By Jennifer Lewis
The term ‘experiential marketing’ has captivated marketing professionals in recent years, with agencies and in-house reps coining the buzzword during corporate meetings and throughout business proposals. In today’s oversaturated market, capturing consumers’ attention is an ever-growing challenge, so the need for a powerful, immersive approach, like with experiential marketing, is greater than ever.
So, what exactly does experiential marketing entail?
This cutting-edge approach crafts campaigns that immerse consumers in unforgettable experiences, forging powerful connections between them and a brand or product. Events, the most prevalent form of experiential marketing, have seen top brands invest heavily in live, interactive campaigns that leave lasting impressions. By honing into unique and interactive concepts to get consumers interested in a brand or product, experiential marketing has become a fresh and inventive way to stand out from competitors, generate awareness, and target new audiences. Notable successes include:
• Fortnite’s virtual concert drew in a staggering 12 million live attendees.
• Chipotle’s engaging burrito builder game on Roblox.
• The recreation of iconic TV sets from beloved sitcoms like Friends and Gilmore Girls.
• Even our agency’s collaboration with SodaStream on a sustainability-focused pop-up event.
With options ranging from pop-up stores to product sampling, experiential marketing offers boundless opportunities to create extraordinary experiences that captivate existing and potential customers.
First Personal Dive into “experiential marketing”:
My experience with experiential marketing happened accidentally. As a marketing professional unfamiliar with the term in 2016, I wanted to create a PR campaign for my company that stood out from others in the space. As a marketing manager for a famous synthesizer and keyboard brand, I had an edge in knowing exactly who the target audience was – musicians like me.
As an avid pianist and singer, I gravitated toward the product offering of my company, knowing the best way to increase sales and awareness was to get the instruments in the hands of consumers. I pondered how to effectively pique the interest of a niche yet saturated demographic that likely had quite a collection of synthesizers collecting dust. And then the idea struck me.
The Power of Partnerships.
The best way to attract the target audience’s attention was to partner with an equally trendy industry that would find value in the brand, and what better trade than the craft beer industry?
The number of operating breweries in the US skyrocketed within the last decade. According to the US Census Bureau, over 230 million adults over the age of 21 visited a brewery in the US sometime in 2015. I knew partnering with a US brewery would entice consumers to test-drive our products, share their thoughts on social media, and likely invite friends along to the event. After pitching the idea to our executive team, the decision was made, and Brew Music was born.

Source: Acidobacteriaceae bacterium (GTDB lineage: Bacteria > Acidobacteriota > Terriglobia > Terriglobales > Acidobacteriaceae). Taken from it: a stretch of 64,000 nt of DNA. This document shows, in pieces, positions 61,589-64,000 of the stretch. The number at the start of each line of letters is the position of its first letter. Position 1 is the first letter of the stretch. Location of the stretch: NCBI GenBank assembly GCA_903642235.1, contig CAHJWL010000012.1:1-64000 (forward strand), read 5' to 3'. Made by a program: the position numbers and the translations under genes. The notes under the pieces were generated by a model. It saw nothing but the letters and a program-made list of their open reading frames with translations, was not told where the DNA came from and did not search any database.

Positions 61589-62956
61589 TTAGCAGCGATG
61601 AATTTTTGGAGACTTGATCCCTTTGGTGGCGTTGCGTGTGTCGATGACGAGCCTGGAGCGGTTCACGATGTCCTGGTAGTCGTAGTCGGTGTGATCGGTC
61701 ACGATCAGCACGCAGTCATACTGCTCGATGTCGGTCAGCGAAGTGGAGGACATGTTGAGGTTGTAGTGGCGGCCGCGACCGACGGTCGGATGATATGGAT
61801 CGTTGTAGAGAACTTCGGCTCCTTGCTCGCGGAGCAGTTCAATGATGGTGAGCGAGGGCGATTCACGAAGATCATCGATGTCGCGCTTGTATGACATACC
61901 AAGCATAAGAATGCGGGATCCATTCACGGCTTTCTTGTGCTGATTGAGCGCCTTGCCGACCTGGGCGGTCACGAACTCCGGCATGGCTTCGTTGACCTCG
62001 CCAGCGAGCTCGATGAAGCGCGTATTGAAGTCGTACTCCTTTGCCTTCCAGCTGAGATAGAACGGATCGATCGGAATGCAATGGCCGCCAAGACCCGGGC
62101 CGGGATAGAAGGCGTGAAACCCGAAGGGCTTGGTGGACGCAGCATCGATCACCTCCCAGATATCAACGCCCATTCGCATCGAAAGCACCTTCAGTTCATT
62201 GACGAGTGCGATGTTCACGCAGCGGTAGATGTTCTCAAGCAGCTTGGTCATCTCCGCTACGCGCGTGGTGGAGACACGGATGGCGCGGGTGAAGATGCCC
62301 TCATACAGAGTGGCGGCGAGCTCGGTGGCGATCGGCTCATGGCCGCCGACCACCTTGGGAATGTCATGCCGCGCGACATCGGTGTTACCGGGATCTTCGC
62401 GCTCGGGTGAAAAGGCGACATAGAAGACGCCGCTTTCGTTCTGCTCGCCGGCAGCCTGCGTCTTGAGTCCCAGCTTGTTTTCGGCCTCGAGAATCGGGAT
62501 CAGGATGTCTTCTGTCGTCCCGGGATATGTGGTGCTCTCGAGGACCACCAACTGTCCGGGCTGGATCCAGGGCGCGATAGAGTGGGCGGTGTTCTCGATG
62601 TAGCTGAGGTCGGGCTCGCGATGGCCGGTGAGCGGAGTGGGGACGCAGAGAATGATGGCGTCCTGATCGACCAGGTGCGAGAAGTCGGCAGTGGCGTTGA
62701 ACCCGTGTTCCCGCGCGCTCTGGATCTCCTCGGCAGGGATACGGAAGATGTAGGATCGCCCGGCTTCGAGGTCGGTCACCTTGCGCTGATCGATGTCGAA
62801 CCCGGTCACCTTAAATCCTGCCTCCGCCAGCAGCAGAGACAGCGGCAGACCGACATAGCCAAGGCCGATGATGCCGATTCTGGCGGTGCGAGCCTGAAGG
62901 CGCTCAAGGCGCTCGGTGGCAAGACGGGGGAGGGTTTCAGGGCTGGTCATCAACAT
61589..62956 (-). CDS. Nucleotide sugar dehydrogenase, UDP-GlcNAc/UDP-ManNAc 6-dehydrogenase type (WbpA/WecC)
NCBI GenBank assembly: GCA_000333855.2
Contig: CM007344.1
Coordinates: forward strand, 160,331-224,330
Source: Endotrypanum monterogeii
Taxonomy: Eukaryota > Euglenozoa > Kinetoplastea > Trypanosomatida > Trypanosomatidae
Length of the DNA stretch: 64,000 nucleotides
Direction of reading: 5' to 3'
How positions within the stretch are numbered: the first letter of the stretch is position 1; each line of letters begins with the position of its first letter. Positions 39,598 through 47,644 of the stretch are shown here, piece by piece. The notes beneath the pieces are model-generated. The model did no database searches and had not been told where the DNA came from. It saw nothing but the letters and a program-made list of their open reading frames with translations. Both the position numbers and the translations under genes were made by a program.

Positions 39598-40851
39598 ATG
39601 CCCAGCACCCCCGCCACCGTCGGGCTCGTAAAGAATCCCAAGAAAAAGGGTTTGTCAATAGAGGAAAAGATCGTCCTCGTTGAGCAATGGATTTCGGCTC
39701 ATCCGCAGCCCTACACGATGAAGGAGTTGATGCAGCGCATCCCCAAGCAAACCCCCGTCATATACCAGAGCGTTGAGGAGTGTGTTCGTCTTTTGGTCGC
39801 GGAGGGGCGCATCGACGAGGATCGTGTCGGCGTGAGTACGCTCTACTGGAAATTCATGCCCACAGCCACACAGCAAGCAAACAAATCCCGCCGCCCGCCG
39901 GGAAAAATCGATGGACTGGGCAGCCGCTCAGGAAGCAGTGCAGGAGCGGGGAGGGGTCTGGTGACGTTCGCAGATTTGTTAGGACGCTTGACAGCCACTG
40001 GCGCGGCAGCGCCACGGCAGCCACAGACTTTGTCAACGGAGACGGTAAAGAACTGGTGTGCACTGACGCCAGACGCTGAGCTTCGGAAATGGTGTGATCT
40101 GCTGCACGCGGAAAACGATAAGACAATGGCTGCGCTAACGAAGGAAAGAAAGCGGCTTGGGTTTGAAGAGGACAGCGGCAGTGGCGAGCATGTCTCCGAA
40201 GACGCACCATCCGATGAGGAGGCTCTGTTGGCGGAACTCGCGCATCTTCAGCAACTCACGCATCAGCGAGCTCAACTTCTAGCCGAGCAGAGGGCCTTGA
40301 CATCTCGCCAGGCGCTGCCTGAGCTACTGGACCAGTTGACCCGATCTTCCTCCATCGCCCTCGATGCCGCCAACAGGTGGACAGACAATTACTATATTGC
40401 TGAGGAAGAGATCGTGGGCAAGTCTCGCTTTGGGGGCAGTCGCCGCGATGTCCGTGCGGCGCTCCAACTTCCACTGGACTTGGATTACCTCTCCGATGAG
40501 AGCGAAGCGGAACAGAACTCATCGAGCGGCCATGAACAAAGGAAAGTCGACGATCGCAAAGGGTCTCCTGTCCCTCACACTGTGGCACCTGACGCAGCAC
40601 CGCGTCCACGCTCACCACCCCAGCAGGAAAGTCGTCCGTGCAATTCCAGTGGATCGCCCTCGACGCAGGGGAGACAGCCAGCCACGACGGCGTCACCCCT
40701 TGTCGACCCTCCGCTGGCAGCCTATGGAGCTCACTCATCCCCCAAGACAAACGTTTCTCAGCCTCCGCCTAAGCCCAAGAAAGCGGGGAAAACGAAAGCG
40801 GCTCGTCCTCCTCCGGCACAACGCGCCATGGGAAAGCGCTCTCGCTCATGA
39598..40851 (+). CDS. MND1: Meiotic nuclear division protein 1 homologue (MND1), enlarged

Evolve, Adapt, and Listen to Consumers.
The first event was hosted in Brooklyn, New York, by Brooklyn Brewery. Hundreds of musicians flocked to the space, demoing our well-known catalog of synthesizers, purchasing gear, and mingling with other like-minded artists. We took the event to social media, asking followers what cities they would like us to visit, leading the marketing team to build a comprehensive campaign that toured the United States.
I managed and ran seven events across six cities, meeting celebrities, fans, consumers, and craft beer lovers who all expressed their admiration for our successful Brew Music series. We listened as consumers asked for specialty products to include, requested on-site demos, and even met a few fan favorites that traveled to multiple events across the country.
Listen to your Gut.
When I first proposed Brew Music, the executives deeply questioned me, wondering if this was a ploy to travel and drink beer. Our brand had not dived into the world of experiential marketing before, and many were hesitant about the likelihood of its success. Would consumers attend the event? Would they purchase our products?
In truth, we didn’t know. But we knew something special was curated from the idea of bringing musicians together, and we knew it was worth a shot.
Venturing into the unknown can be intimidating, but it’s often the driving force behind innovation and success, and experiential marketing is no exception. Although measuring and predicting its outcomes may be challenging, the power of creating memorable, shared experiences should never be underestimated. Embrace the risks associated with experiential marketing, and you might find yourself reaping the rewards of increased brand awareness, engagement, and customer loyalty.
For in the marketing world, one thing remains constant: the bigger the risk, the bigger the reward.